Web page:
Russia Facing a 2 Year Recession

Russia faces two years of recession as the sharp fall in oil prices adds to the problems of an economy beset by structural weakness, the European Bank for Reconstruction and Development has warned.

The EBRD, set up after the collapse of communism in the early 1990s, said Russia would contract by 4.5% in 2015 and by almost 2% in 2016, with knock-on effects on neighbouring countries.

And it warned that an escalation of the conflict with Ukraine could, in extreme circumstances, become a threat to the global economy.

Publishing economic forecasts at the start of its annual meeting in Tbilisi, Georgia, the EBRD said: “Deep recession in the Russian economy is having larger-than expected negative spillover effects on countries with which it has strong economic links. The impact of the Russian downturn has worsened the outlook for eastern Europe and the Caucasus and for central Asia.”

Russia could face a protracted period of slow growth or stagnation, it said, exacerbated by the fact it is overly dependent on the oil and gas sector. “Low oil prices and sanctions have taken their toll on an already weak economy with deep-seated structural problems,” the EBRD said.

via The Guardian

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Alfonso Esparza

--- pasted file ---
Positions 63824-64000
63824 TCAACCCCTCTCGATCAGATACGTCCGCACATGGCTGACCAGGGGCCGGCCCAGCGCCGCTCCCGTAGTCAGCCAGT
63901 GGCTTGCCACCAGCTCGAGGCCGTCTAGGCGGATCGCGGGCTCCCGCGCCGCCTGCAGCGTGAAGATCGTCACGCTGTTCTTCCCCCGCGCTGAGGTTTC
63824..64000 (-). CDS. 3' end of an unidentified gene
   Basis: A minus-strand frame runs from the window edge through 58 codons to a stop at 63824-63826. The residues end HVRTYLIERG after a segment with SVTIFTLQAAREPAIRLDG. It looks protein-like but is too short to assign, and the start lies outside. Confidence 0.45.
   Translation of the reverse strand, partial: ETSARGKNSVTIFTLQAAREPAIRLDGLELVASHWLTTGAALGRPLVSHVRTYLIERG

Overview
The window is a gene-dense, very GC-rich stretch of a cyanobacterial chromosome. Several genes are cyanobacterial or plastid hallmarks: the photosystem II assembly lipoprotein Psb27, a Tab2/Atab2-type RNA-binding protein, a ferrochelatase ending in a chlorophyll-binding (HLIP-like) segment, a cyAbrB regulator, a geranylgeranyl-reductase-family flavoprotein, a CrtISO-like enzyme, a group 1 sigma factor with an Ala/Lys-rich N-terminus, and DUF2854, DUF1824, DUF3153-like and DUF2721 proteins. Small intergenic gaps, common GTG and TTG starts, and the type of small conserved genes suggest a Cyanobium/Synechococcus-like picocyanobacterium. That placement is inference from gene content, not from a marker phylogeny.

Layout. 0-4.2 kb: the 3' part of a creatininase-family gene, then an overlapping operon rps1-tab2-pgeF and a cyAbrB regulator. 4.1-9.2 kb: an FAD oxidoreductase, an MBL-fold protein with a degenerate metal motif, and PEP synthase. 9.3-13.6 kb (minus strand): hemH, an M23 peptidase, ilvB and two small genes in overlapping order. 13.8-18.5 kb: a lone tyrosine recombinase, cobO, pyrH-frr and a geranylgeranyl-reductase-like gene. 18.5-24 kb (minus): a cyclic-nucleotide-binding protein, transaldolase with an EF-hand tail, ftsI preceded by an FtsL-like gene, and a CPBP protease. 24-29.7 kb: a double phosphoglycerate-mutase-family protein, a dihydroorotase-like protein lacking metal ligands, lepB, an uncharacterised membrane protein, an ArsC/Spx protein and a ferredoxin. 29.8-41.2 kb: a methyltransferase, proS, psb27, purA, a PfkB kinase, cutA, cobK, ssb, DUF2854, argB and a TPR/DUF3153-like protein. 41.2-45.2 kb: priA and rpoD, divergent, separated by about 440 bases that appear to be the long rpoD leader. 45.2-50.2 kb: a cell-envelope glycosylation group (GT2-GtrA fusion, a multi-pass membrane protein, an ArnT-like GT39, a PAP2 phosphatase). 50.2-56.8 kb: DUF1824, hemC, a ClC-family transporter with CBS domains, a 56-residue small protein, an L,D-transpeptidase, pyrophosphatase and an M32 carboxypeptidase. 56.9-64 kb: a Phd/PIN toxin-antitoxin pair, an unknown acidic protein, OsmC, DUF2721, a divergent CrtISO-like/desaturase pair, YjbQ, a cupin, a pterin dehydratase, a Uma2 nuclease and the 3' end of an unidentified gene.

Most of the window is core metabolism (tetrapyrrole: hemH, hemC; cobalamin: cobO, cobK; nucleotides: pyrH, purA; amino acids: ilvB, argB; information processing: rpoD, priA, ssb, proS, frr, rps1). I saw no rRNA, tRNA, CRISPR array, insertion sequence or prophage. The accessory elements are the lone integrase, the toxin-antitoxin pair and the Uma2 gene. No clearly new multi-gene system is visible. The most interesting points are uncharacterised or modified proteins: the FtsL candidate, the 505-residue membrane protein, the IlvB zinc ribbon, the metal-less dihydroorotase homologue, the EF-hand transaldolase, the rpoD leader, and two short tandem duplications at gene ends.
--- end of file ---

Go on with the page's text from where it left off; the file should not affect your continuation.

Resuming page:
Alfonso Esparza

Senior Currency Analyst at Market Pulse
Alfonso Esparza specializes in macro forex strategies for North American and major currency pairs. Upon joining OANDA in 2007, Alfonso Esparza established the MarketPulseFX blog and he has since written extensively about central banks and global economic and political trends. Alfonso has also worked as a professional currency trader focused on North America and emerging markets. He has been published by The MarketWatch, Reuters, the Wall Street Journal and The Globe and Mail, and he also appears regularly as a guest commentator on networks including Bloomberg and BNN. He holds a finance degree from the Monterrey Institute of Technology and Higher Education (ITESM) and an MBA with a specialization on financial engineering and marketing from the University of Toronto.
Alfonso Esparza